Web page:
I remember when I was in Year 11 which was way back in the Y2K, we read an extract in our English class. It was about an old man who just wanted to go out for a walk in a society where everyone was ordered to stay inside.
I think the fact that I love walking was the reason that this piece of writing stuck with me over all these years. It scared me that there could ever come a time when police would make us return to our homes. I thought for almost twenty years that it was too ridiculous to ever really happen. And then the year 2020 happened.
But it’s the shock of it actually happening that is the hardest thing to deal with. That piece of writing obviously had an effect on me because I remember it from 20 years ago. But as time has marched on, travel has become more common and it just seemed ridiculous that I would see such a thing in my life time.
This has come so quickly, and so ‘out of the blue’ that it’s taken me by surprise and made me feel really anxious. I am quite comfortable living in my flat with food and electricity so it’s no real hardship just yet. It’s the free falling and seeing how quickly things are changing that have done me the most damage.
If you are like me, and thrive on routine, I’m sure that you are also suffering. Just stay calm and remember that in this very moment you are fine. You are alive and hopefully well. We have no real control over what is happening so we just have to go with it. The panic comes in the struggle against the fall.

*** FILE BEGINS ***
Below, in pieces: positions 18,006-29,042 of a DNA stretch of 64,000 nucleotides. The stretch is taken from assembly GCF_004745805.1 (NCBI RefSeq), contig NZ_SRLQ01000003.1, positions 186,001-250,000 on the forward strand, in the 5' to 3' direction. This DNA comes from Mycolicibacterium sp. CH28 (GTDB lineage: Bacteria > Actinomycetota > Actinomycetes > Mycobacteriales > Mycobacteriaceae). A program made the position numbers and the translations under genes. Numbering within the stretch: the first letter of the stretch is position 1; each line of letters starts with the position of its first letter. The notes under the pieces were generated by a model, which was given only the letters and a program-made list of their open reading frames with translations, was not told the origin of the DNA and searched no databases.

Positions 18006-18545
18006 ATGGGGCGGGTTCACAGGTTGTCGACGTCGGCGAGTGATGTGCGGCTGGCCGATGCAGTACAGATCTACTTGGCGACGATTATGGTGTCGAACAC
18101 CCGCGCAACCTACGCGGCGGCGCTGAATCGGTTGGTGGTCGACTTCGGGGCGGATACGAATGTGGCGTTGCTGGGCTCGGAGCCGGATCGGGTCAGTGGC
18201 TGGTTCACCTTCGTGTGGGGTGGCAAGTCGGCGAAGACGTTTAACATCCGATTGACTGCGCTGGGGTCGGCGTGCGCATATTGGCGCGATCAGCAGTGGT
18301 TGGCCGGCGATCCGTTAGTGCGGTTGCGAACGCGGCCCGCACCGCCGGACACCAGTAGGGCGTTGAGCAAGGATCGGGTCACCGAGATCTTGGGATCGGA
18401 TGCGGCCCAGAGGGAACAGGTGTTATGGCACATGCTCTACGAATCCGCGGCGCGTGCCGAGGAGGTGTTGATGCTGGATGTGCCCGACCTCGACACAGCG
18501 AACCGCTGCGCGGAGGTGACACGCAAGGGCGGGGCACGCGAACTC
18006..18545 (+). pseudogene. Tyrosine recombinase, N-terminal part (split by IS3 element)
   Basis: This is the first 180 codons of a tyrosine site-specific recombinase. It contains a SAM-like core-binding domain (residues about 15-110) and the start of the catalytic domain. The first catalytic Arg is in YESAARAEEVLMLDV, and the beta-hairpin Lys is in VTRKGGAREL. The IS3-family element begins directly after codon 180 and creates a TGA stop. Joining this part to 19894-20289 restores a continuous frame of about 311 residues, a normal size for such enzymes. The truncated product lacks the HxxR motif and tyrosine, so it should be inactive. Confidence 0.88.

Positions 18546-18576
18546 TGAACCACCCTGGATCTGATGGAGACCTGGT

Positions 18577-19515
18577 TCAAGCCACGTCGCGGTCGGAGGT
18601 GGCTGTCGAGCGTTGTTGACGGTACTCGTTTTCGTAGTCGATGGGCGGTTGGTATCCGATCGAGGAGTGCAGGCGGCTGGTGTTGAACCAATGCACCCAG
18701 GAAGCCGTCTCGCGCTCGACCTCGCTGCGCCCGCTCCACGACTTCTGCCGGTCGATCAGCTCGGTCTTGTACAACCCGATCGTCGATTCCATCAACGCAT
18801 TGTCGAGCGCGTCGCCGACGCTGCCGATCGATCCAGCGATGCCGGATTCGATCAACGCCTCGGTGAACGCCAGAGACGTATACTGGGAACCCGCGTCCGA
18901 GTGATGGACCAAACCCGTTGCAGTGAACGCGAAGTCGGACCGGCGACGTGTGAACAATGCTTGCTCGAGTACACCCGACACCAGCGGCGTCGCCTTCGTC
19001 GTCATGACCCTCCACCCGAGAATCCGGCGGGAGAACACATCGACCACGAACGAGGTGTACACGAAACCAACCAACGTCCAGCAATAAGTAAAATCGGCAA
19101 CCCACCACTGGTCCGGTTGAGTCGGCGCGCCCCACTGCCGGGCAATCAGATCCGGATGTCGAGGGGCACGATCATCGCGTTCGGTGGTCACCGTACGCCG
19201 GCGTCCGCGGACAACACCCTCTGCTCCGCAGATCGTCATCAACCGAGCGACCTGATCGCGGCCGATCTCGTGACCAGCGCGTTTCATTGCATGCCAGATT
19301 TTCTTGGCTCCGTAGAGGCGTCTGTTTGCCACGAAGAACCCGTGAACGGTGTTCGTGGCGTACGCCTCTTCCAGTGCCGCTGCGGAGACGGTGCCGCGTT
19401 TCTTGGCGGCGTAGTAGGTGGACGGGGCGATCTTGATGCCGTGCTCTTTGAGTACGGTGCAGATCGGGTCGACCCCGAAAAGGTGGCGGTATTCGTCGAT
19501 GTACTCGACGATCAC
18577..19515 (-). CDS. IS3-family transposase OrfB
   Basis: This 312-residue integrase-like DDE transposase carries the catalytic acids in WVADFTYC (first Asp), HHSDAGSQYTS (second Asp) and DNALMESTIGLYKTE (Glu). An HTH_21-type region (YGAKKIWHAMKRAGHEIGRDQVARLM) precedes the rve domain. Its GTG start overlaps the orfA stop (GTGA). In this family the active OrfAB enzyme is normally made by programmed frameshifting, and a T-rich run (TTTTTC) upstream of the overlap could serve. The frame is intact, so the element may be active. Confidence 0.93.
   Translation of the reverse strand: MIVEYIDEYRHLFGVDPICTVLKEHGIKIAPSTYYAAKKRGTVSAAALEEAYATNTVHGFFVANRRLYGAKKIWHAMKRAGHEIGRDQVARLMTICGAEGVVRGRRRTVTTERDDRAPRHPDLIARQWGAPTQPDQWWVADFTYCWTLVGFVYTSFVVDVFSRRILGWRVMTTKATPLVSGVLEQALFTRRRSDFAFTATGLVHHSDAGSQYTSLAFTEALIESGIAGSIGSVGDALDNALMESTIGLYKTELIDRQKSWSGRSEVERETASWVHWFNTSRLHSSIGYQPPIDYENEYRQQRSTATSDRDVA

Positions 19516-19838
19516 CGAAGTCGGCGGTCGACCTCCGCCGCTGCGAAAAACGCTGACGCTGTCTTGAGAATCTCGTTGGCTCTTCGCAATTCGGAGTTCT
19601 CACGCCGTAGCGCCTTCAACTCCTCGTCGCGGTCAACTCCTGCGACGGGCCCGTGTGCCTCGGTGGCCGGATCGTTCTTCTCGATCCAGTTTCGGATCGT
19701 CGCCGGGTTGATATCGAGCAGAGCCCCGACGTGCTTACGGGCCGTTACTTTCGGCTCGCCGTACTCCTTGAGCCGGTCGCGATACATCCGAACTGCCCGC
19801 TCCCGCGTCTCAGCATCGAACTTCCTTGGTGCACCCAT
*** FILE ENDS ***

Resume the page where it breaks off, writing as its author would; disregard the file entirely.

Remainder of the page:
Something beautiful has to come out of the train wreck that we are witnessing at the moment. We need to all love each other and be responsible and we will get to the other side.
My name is Rachel and I work in a petrol station. I was an A grade student at school and I have a handful of degrees but that doesn’t seem to have helped me in my career.
And I spent a long time feeling really embarrassed that I was only doing a job that I could have done without any qualifications. I had the look of scorn from old school friends whenever they came into the store and it really did dent my confidence.
But it sometimes takes a huge crisis to realise that you’re not as useless as you thought you were. All of a sudden, the person working as a Marketing Director isn’t really needed. When everyone is scrabbling for food and work and hoping to stay alive, status will do very little for you.
The sad thing is that it shouldn’t have taken the virus for me to realise my worth. I am in work and contributing to society. I pay taxes and National Insurance. I am a single mother and bringing up my son is an important job in itself.
So what if I stack shelves for a living. And so what if you’re not proud of where you are in life as far as your career is concerned. Just make sure that you are being a nice person and serving the world as best you can.
We are living in really scary times at the moment and a lot of people will be struggling with loneliness as we all start to retreat and isolate. Older people are the most vulnerable and they are the ones who are going to be feeling the effects of being alone.
I don’t know anything about the science behind what is going on, but I do know that we need to be thinking of people who have nobody around them at this stressful time. Loneliness can play with people’s mental health and the effects can be devastating.
Also, I think it might be worth mentioning that panic buying is doing nobody any favours. There is no toilet paper anywhere and I can’t understand why a household of two people need 27 loo rolls. Let’s try and share our resources and make sure that nobody is going without.
Stay safe guys and keep talking to each other (nicely) over the internet, because it might be the only human contact that some people are getting. A nice message might feel like a life line to some.
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